Teaching is carried out via lectures, discussions, presentations, and students are also given the opportunity to carry out their own small piece of research. Included in the course price are visits to stately homes of interest; students will be accompanied by their course tutor.
Why is the country house important?
• The stately house as a power structure
• The medieval country house and garden: Penshurst
In this introductory session, we will discuss the notion of the country house as a community institution, rather than as a private residence
Elizabethan Prodigy Houses
• Burghley House
• The Elizabethan prodigy house
• Inside the Elizabethan country house
• Country house poetry
In this session, we will look at how the country house was often embroiled in national politics and social upheaval
Country Houses and Classicism in the 17th Century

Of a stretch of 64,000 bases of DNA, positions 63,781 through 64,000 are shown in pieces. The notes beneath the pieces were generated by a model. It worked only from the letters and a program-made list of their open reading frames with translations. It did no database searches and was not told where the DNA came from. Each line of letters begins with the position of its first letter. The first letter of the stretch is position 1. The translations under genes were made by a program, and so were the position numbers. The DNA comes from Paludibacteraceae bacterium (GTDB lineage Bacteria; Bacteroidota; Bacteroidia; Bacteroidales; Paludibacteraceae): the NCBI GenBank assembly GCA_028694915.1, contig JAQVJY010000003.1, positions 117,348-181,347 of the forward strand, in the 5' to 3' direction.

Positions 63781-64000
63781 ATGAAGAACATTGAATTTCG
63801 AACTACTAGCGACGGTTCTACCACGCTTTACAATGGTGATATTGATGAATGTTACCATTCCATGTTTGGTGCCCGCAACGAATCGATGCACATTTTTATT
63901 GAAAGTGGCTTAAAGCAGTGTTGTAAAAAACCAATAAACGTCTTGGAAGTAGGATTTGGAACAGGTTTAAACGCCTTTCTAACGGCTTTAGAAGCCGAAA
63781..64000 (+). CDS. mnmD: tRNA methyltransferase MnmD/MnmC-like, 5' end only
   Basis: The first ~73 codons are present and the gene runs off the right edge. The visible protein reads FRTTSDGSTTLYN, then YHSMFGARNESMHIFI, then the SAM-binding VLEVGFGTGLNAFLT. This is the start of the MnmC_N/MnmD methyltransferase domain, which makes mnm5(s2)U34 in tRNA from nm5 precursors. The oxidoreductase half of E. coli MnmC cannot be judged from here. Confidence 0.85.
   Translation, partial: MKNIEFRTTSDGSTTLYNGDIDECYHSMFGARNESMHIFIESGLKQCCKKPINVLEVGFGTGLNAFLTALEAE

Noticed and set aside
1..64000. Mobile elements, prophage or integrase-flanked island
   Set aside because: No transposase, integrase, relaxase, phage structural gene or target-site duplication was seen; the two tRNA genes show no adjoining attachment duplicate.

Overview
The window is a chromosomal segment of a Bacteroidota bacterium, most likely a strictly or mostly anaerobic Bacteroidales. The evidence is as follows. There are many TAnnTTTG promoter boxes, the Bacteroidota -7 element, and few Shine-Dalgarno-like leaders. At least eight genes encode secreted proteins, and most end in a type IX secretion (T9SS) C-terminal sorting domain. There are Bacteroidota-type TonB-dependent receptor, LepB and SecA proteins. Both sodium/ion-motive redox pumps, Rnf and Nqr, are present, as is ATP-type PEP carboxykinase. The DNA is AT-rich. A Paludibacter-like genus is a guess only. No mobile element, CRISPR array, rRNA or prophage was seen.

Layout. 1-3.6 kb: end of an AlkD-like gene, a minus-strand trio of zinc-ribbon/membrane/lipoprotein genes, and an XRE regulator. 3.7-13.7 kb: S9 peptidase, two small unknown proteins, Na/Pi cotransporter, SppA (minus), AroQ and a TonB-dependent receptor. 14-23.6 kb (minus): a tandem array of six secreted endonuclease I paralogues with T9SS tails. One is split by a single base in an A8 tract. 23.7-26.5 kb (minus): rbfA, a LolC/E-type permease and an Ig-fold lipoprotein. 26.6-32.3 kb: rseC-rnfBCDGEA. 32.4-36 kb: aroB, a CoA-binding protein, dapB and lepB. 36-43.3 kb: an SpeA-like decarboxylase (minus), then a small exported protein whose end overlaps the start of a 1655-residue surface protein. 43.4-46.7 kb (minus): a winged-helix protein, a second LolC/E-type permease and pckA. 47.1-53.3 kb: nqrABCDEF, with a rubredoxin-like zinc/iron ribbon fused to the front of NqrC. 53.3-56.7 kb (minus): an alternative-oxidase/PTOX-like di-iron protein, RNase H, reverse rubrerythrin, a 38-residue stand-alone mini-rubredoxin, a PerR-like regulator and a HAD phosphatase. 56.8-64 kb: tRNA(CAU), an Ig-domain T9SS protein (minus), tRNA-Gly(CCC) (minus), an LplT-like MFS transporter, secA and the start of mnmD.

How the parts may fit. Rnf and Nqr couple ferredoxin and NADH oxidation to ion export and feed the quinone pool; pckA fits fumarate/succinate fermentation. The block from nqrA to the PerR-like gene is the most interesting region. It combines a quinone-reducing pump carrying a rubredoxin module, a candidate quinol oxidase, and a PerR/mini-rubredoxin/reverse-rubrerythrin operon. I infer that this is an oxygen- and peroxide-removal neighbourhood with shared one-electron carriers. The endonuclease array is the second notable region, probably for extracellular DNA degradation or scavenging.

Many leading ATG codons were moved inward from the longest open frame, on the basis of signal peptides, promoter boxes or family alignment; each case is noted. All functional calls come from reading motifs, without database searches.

• How classical architecture arrived in England
• Inigo Jones and the ideals of classical architecture
• Reactions to classicism
• Analysing classical buildings
This session provides you with the skills and knowledge to be able to recognise and identify the fundamental elements of a classical building.
Palaces for a New Era: The Country House after the Glorious Revolution
• Hospitality in country houses
• The Glorious Revolution and the aristocracy’s power
• Building the country house: Castle Howard and Easton Neston
• Interiors at Chatsworth
In this session we will look at country houses in the late seventeenth century and see how similar impulses determined both architecture and decorations.
Inside the Country House: the Impact of the Grand Tour
• Travelling to Italy in the eighteenth century
• The Earl of Leicester’s itinerary and Holkham House
• Collecting on the Grand Tour
The Grand Tour was increasingly important for country houses and this session is devoted to investigating its influence; we will visit the Ashmolean Museum as part of this morning’s class.
The Country House Garden
• The early history of the English landscape garden
• Landscape gardening’s key figures: Kent, Walpole and Brown
• Country-house tourism
Today is spent looking at the gardens of country houses, and students will discover how an eighteenth century landscape garden would have been “read”.